You might think during these mostly silent days, punctuated by the occasional plaintive wail of an ambulance echoing down Second Avenue, that it would be a fertile period to slow down and reflect; to be inward looking and use this time to seek resolutions on what to do when the pandemic is over. It is the Chinese year of the rat, one I say resentfully that is supposed to be my year, yet it is the most tempestuous start to any I can remember. In early February I slipped into England, arriving at Heathrow hours before storm Ciara rushed in, trampling over gardens, snapped down fences and belligerently pushed over trees. I took a photograph leaning out of the window just before dawn when the storm was at its height, shooting into its blackness, worrying that the windows elderly wooden frame would break as a rush of air was sucked into the room and the house shivered, its doors and frame complaining at the intrusion. And now at the end of March back in New York I am in the eye of another storm, insidious, invisible and complicated. Yet on days like this the sun is shining weakly and there is a suburban complacency in the City, lunches and dinners cooked at home and until recently, each evening I was able to take a walk in Central Park which seems painted in watercolor tones this time of year and wears the weak, northern, thorny palette of grey’s and browns which I love so much.
I’ve discovered how to stream British TV programs from the not so distant past; Grand Designs and Antique Roadshows, at first glance shows that have nothing in common; the first explores the building of radical modern homes and the second is all about explorations of the past through objects brought under the scrutiny of experts in the antiques field. Both offer comfort as they are both nostalgic and optimistic in their own way, but I increasingly realize provide cynical insight into our desires.
The premise behind Grand Designs is that the presenter follows the life of a new building or construction from the project beginning until the final reveal. Whatever the scenario, similar patterns and dramas unfolds, money typically runs out, being England – there are extreme weather events (normally rain and flooding) leading to costly delays, unplanned and seemingly absurd regulations, contractors quitting but the end result is the unfolding of a new beautiful space, sometimes it works, sometimes it doesn’t and sometimes I want to shout at the television.
Antiques Roadshow is something to watch more for people than objects under scrutiny, nothing beats that clash of English civility and naked greed as the guests agonize in poorly concealed anticipation of the valuation. While Experts delight in their knowledge and build a sense of drama on this intimate stage, (and many are truly brilliant in their abilities; to read five hundred year old Japanese markings on the underside of a vase is not untypical) the excitement or disappointment on the faces of the owners is tangible. There will be a small audience gathered around, grey haired and elderly, inevitably reminding me of my parents, who look on in amazement when a genuine treasure is found. In the English show the reaction of the owner is predictable, suddenly aware of the consequences of being on TV, the response is usually that old cliche “of course I would never sell, but how much for insurance purposes?” While in the American version it’s become common now for the owner to cry, a profound difference during the Warholian moment of fame that says everything about these two cultures.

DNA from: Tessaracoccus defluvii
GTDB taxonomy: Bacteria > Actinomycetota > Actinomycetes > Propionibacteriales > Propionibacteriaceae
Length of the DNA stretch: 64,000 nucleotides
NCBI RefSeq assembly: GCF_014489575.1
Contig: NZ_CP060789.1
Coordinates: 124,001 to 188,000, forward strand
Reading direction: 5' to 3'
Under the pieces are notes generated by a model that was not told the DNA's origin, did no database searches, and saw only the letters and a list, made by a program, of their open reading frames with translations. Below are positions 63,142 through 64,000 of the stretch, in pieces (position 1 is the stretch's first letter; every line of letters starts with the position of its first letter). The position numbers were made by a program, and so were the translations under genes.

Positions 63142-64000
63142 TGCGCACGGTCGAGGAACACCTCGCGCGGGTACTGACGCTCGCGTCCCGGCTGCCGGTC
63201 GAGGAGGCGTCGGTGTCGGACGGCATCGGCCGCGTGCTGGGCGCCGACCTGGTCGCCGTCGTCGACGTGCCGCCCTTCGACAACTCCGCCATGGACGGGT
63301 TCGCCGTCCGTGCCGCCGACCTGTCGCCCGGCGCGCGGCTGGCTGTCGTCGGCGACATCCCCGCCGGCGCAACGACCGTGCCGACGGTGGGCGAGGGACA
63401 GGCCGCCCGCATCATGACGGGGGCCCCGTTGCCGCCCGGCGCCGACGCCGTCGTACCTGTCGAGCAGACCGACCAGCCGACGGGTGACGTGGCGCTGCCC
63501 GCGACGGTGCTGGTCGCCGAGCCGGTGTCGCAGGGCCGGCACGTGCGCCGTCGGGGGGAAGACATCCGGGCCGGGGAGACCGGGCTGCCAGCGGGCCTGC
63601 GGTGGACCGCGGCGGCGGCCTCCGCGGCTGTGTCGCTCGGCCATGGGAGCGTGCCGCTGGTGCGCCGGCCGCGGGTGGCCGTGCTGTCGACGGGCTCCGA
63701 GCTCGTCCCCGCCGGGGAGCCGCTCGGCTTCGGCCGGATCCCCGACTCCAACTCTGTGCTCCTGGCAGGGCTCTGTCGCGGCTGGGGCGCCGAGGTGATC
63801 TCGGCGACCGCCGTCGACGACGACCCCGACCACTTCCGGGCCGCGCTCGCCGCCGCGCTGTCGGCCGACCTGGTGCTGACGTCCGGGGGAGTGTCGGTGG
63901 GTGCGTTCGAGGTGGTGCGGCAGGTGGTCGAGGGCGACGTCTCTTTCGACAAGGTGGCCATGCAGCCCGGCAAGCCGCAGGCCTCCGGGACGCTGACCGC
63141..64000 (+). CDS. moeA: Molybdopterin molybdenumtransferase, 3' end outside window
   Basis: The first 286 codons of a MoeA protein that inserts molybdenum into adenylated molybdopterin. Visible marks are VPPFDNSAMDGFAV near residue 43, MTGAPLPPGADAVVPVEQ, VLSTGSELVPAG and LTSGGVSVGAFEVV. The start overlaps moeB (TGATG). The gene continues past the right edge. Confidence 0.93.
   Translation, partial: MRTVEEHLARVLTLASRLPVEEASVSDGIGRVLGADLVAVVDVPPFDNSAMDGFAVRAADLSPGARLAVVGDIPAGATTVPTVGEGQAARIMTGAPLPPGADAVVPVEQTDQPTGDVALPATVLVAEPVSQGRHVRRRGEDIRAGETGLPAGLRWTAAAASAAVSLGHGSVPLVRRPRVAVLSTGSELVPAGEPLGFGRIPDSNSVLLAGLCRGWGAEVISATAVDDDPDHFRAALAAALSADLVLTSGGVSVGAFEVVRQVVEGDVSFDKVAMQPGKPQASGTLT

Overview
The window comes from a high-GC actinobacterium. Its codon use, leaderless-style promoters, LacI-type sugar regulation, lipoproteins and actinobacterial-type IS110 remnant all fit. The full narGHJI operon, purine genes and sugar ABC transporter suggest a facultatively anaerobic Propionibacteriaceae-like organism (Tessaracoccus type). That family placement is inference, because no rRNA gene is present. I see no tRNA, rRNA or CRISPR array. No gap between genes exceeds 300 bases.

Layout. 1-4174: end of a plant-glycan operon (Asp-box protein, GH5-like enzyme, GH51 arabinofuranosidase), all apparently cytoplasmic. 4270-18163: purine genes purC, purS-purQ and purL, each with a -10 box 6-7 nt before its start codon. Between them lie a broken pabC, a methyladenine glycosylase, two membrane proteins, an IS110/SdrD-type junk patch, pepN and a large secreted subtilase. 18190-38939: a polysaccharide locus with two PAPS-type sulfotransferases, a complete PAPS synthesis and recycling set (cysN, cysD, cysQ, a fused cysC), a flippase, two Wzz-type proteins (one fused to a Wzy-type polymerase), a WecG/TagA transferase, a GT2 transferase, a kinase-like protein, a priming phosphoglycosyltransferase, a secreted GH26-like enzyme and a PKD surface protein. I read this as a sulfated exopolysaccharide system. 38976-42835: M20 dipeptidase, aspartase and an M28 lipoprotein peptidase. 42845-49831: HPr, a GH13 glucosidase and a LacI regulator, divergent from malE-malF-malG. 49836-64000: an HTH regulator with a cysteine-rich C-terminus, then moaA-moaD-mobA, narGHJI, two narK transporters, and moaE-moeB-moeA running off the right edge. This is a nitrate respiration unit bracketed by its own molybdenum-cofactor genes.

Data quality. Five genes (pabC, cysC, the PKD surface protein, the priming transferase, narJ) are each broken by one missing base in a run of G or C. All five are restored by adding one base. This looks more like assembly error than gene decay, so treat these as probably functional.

But doing the time of Covid 19 I’m forced to ask myself, what is the point of ownership, until we have a cure for this (and the next one) why treasure possessions? On a video call last night with friends in New Orleans Carmen asked, do you think this is survival of the fittest? This reference to Darwin being much on my mind as I was at the same time remembering during AIDS right wing thugs saying that it was nature’s, or even hypocritically “Gods”, revenge. In today’s newspaper a columnist was hinting that we should all expose ourselves to the virus and just allow the strongest immune systems win. Years ago, when I lived in Shrewsbury, I would often walk past the house Charles Darwin was born in on the Mount, a surprisingly modest low lying white property, and visited the school he went to. Later in life I would see reminders of him in obscure places, South Africa, Chile and Argentina, Australia and I was always thrilled to walk in a small park dedicated to him and see plants brought from other corners of the world through his own and later voyages.
Other than watching old television shows, this voluntary confinement allowed me to read more than usual and this included finishing the final book in Hilary Mantels Cromwell trilogy. A little overlong, as others have commented, but it allowed me the luxury of drifting off into my own thoughts while scaling its mountains of dialogue and then returning with envy to its valleys of lyricism. I sat on a rocking chair on our terrace finding myself drawn in and out of her world until I realized it was harder and harder to read the page and then looked up to see the sky fading from blue to black and the soft light windows in the buildings around me letting me know it is time to go in. Would they recognize us, Darwin and Cromwell, to whom a viral outbreak and financial collapse such as this might seem trivial? I try to imagine their world view, Darwin’s journeys in cramped spaces were measured in years not weeks or months and the fear of illness and immediate death was ever present and for Cromwell it was the fragility of an insult or rumor that could spell his downfall. I imagine they would be appalled at us; we who are furious if our flight is an hour late, or it is a twenty minute wait for a restaurant table, they will probably tell us that we need this break in our lives so we can re-evaluate what progress means.